Using static contraction of bilateral index finger muscles, Yedimenko & Perez (2010) recently demonstrated that interhemispheric inhibition was larger when both the left and right index finger forces are directed toward the body midline compared with when left and right forces are directed in the same direction with respect to an allocentric coordinated frame. This result is in agreement with our findings that interhemispheric inhibitory interactions changed according to the direction of the left and right forces. However, care should be taken to interpret the symmetry of the force directions. According to the allocentric coordinated frame (i.e. parallel movements are recognized as symmetrical), the previous finding is compatible with ours (Yedimenko & Perez, 2010). However, the modulation of interhemispheric inhibition contradicts our findings of TCI modulation in terms of an egocentric coordinated frame (i.e. mirror-directed movements are recognized as symmetrical). Further study is needed to clarify this effect. There are several discrepancies in the methodology for examining interhemispheric interactions, including tested muscle (thumb vs. index finger), contraction manner (static and dynamic), TMS techniques (single-pulse vs. paired-pulse), directions of forces and cursors (up–down vs. left–right), and the contribution of antagonistic muscles. In our study, bilateral thumb abductions required almost the same amount of effort. However, the magnitude of left and right contractions was different in the previous experiment (Yedimenko & Perez, 2010). Thus, it remains unclear whether those different parameters account for the discrepant findings regarding interhemispheric interactions.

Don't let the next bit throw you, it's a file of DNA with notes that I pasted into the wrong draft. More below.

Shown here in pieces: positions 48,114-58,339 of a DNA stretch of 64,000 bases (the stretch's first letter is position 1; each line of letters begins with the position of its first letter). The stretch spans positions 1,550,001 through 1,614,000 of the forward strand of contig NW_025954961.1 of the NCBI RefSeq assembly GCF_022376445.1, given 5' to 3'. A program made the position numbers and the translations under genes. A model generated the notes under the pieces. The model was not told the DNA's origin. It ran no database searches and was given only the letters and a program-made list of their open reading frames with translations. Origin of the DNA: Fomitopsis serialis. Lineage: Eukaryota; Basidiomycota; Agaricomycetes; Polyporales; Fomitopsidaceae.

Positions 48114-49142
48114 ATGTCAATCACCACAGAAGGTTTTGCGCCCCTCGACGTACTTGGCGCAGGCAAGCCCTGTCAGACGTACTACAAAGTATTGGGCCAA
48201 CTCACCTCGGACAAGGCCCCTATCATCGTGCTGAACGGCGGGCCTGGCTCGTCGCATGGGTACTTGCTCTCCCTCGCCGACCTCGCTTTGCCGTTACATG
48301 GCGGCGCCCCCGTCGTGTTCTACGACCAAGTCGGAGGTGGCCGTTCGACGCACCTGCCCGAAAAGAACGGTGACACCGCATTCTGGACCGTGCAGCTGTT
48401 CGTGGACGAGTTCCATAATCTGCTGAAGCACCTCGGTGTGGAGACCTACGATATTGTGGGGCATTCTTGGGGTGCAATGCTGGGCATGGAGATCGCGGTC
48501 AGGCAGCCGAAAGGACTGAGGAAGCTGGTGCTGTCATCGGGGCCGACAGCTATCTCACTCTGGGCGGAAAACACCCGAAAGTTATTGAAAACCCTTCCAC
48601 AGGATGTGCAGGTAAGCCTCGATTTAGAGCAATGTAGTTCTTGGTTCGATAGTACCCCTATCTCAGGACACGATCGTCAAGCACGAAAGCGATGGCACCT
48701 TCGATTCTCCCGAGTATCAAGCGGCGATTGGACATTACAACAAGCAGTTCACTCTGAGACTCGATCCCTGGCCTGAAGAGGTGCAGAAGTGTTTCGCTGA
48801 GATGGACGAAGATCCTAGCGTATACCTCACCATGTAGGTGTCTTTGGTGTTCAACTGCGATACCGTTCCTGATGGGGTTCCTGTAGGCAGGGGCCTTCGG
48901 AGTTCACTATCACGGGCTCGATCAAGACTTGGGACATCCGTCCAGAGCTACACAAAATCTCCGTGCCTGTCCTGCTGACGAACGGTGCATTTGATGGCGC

Involvement of the uncrossed corticospinal tract

Animal experiments demonstrated that some neurons in M1 have uncrossed motor pathways to the ipsilateral limb muscles (Edgley et al., 2004; Lacroix et al., 2004; Jankowska & Stecina, 2007; Brus-Ramer et al., 2009; Yoshino-Saito et al., 2010). In line with these findings, human experiments demonstrated that an MEP can be elicited at the muscle ipsilateral to the M1 where TMS was applied (Wasserman et al., 1994; Ziemann et al., 1999; Kagerer et al., 2003). The close latency between the ipsilateral and contralateral MEPs indicated that TMS was able to excite the ipsilateral muscle without going through a transcallosal circuit. Although we cannot completely exclude the possible involvement of such uncrossed motor pathways or other subcortical mechanisms, we argue that the ipsilateral motor response obtained in the present study resulted from the transcallosal motor circuit.